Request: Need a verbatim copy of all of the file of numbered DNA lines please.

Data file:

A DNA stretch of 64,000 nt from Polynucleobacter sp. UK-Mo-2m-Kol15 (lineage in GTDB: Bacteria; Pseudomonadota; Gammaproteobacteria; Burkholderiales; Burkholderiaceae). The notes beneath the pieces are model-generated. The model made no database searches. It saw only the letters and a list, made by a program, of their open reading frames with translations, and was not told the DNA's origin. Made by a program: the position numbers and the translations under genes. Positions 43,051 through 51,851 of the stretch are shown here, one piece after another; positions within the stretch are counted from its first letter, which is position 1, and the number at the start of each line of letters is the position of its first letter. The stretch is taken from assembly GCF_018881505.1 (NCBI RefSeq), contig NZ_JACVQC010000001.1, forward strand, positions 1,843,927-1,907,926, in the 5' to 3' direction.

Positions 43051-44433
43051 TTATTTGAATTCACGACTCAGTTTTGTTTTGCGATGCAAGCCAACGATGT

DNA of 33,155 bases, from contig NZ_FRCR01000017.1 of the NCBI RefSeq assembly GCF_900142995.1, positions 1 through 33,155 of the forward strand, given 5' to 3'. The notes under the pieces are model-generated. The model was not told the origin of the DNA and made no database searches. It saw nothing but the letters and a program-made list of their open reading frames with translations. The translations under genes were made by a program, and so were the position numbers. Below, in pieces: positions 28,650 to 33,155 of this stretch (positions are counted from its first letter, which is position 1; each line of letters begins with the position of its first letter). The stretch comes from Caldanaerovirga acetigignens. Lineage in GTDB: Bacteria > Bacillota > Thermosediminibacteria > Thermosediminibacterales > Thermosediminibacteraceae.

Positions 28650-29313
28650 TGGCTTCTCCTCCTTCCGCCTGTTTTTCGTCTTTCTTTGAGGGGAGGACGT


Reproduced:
A DNA stretch of 64,000 nt from Polynucleobacter sp. UK-Mo-2m-Kol15 (lineage in GTDB: Bacteria; Pseudomonadota; Gammaproteobacteria; Burkholderiales; Burkholderiaceae). The notes beneath the pieces are model-generated. The model made no database searches. It saw only the letters and a list, made by a program, of their open reading frames with translations, and was not told the DNA's origin. Made by a program: the position numbers and the translations under genes. Positions 43,051 through 51,851 of the stretch are shown here, one piece after another; positions within the stretch are counted from its first letter, which is position 1, and the number at the start of each line of letters is the position of its first letter. The stretch is taken from assembly GCF_018881505.1 (NCBI RefSeq), contig NZ_JACVQC010000001.1, forward strand, positions 1,843,927-1,907,926, in the 5' to 3' direction.

Positions 43051-44433
43051 TTATTTGAATTCACGACTCAGTTTTGTTTTGCGATGCAAGCCAACGATGT

DNA of 33,155 bases, from contig NZ_FRCR01000017.1 of the NCBI RefSeq assembly GCF_900142995.1, positions 1 through 33,155 of the forward strand, given 5' to 3'. The notes under the pieces are model-generated. The model was not told the origin of the DNA and made no database searches. It saw nothing but the letters and a program-made list of their open reading frames with translations. The translations under genes were made by a program, and so were the position numbers. Below, in pieces: positions 28,650 to 33,155 of this stretch (positions are counted from its first letter, which is position 1; each line of letters begins with the position of its first letter). The stretch comes from Caldanaerovirga acetigignens. Lineage in GTDB: Bacteria > Bacillota > Thermosediminibacteria > Thermosediminibacterales > Thermosediminibacteraceae.

Positions 28650-29313
28650 TGGCTTCTCCTCCTTCCGCCTGTTTTTCGTCTTTCTTTGAGGGGAGGACGT